Norfolk Southern’s 2008 easement included 6,000 acres of rare longleaf pine habitat, a diverse ecosystem that shelters the world’s largest population of endangered red-cockaded woodpeckers on private property under single ownership. The protected tract is near the Francis Beidler Forest, owned and operated by the National Audubon Society, and Four Holes Swamp, a 450,000-acre watershed within the larger Ashepoo, Combahee and Edisto Basin watershed – one of the largest intact coastal ecosystems on the East Coast. Since Norfolk Southern’s donation, other land owners in the region have protected their property through conservation easements with LLT.

“The Land Trust is honored to be a partner with Norfolk Southern in the conservation of its magnificent property at Brosnan Forest,” said Ashley Demosthenes, president of Lowcountry Land Trust.  “Norfolk Southern’s latest conservation easement donation to the Land Trust builds on a legacy of land conservation and collaboration between the business and conservation communities in the ACE Basin and Four Holes Swamp watershed. Restoration, enhancement, and preservation of wetlands and critical natural resources are vital for quality of life in South Carolina, a key element for companies locating in the Lowcountry. When we work together, significant outcomes result.”

Norfolk Southern’s plan to create a wetland mitigation bank at the Forest was approved by the U.S. Army Corps of Engineers earlier this year. Restoring the property to wetlands will begin this winter, including closing drainage ditches and planting native wetlands species of trees and shrubs, such as sweet bay, pond cypress, black gum, blueberries, honeycup, and fetterbush.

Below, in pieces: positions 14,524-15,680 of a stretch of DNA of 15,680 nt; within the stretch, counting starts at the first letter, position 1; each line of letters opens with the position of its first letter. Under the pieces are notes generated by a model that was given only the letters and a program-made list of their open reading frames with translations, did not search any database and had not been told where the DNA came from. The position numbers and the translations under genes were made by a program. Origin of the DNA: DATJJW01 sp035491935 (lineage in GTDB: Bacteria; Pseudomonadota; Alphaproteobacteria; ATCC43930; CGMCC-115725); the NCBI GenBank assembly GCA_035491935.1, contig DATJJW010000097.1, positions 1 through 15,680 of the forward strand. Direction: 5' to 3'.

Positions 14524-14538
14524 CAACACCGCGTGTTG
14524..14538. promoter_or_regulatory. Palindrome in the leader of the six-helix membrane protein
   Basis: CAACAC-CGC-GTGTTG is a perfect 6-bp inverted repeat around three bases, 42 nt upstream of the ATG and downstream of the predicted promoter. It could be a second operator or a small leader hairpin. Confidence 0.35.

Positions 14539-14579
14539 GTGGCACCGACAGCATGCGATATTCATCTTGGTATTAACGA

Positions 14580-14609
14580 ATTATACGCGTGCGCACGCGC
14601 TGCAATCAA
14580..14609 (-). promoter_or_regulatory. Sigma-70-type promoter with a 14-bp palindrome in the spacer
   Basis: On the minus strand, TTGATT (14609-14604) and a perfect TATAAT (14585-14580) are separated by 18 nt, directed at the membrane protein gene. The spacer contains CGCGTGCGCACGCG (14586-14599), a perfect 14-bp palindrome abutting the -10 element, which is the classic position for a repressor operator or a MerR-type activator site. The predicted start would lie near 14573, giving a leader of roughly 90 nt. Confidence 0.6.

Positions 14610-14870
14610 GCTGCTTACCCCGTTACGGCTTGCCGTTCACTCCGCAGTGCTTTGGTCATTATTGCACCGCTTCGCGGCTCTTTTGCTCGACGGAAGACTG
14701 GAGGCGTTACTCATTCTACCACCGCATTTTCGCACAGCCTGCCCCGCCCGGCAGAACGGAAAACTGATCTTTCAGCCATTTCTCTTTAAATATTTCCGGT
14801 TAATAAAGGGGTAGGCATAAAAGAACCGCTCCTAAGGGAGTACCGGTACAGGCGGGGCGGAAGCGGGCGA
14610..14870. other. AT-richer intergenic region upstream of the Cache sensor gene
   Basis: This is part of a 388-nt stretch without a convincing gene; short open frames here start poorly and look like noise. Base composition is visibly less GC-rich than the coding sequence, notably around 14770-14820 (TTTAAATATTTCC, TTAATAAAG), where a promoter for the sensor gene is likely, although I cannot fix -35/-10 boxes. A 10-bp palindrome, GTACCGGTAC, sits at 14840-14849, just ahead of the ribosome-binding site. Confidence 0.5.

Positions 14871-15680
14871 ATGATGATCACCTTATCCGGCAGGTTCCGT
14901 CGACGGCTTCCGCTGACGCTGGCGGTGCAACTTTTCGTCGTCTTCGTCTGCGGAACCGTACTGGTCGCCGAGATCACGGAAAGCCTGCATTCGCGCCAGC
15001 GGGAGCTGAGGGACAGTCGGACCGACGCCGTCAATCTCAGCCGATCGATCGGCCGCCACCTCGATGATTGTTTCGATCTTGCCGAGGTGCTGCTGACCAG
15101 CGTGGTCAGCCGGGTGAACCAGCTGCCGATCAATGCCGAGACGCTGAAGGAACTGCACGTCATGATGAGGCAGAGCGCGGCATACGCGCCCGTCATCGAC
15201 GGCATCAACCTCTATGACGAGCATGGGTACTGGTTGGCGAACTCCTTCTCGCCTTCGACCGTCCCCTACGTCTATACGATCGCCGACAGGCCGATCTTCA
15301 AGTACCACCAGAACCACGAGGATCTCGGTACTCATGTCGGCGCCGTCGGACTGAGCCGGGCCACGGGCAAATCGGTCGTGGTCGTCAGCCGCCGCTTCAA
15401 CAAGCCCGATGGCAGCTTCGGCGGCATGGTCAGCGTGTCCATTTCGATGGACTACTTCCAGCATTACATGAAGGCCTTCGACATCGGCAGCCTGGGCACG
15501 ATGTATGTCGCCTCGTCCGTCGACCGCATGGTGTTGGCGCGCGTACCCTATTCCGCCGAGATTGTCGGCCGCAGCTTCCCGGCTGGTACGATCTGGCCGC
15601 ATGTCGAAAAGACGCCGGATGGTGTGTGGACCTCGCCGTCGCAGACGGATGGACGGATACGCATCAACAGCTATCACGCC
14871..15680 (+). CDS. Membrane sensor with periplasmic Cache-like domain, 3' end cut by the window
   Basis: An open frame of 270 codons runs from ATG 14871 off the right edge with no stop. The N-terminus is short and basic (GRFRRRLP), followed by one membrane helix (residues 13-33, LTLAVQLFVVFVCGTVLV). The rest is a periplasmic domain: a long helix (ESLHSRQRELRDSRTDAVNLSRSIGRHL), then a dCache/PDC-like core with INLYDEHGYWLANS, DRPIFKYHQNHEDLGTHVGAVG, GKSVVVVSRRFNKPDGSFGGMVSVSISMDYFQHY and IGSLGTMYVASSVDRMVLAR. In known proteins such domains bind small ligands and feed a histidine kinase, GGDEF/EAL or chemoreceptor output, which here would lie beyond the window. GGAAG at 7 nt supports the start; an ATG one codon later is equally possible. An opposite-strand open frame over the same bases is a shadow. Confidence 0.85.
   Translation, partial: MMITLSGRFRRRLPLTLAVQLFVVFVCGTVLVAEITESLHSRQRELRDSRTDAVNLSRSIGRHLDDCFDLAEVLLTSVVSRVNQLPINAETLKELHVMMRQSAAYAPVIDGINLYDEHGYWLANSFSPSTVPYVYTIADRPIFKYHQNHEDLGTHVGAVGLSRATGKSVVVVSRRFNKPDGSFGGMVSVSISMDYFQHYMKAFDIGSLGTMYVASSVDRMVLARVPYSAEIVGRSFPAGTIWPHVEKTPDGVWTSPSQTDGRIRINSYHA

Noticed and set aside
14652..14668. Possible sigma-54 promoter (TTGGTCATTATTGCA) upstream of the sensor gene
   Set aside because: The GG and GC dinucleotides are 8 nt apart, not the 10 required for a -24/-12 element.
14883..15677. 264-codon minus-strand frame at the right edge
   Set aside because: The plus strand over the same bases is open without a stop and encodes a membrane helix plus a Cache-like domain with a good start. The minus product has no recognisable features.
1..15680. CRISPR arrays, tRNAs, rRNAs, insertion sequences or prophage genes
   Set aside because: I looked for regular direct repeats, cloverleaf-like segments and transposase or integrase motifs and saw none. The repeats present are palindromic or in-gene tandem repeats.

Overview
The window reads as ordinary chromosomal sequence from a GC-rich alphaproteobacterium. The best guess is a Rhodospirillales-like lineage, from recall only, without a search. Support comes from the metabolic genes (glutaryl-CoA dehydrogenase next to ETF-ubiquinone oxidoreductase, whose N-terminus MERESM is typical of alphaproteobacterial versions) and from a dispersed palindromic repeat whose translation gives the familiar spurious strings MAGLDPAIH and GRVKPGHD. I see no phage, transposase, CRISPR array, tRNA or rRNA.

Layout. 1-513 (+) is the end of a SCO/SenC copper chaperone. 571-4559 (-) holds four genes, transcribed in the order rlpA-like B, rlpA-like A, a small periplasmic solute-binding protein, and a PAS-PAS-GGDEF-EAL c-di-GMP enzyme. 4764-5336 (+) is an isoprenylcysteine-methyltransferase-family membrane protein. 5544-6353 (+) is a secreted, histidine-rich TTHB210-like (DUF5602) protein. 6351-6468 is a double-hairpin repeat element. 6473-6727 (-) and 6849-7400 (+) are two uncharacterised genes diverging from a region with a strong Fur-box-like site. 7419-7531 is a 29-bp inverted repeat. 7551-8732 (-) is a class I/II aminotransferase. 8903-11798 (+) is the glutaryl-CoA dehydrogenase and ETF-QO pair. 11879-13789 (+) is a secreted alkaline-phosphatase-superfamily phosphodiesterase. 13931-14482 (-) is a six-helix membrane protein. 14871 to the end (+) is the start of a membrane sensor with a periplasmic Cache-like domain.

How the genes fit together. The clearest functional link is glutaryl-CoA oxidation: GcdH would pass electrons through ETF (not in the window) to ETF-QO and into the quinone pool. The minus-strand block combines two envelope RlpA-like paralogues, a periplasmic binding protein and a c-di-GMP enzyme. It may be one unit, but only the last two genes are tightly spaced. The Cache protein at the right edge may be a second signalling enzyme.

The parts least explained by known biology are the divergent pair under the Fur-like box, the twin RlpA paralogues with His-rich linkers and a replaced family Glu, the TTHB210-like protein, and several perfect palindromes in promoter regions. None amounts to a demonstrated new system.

Over the next five years, the company expects the wetland bank to generate nearly 800 wetland “credits” that businesses or government agencies can purchase to offset wetlands they fill in to develop properties elsewhere. The credits could be used, for example, to offset wetlands impacted by transportation projects or development of industrial sites, including rail-served projects constructed along Norfolk Southern’s rail lines.

Milliken Forestry Company of Columbia, S.C., has provided environmental and forestry expertise on developing the wetland bank and will serve as Norfolk Southern’s broker for the sale of credits, Raglin said.

About Norfolk Southern

Norfolk Southern Corporation (NYSE: NSC) is one of the nation’s premier transportation companies. Its Norfolk Southern Railway Company subsidiary operates approximately 20,000 route miles in 22 states and the District of Columbia, serves every major container port in the eastern United States, and provides efficient connections to other rail carriers. Norfolk Southern operates the most extensive intermodal network in the East and is a major transporter of coal, automotive, and industrial products.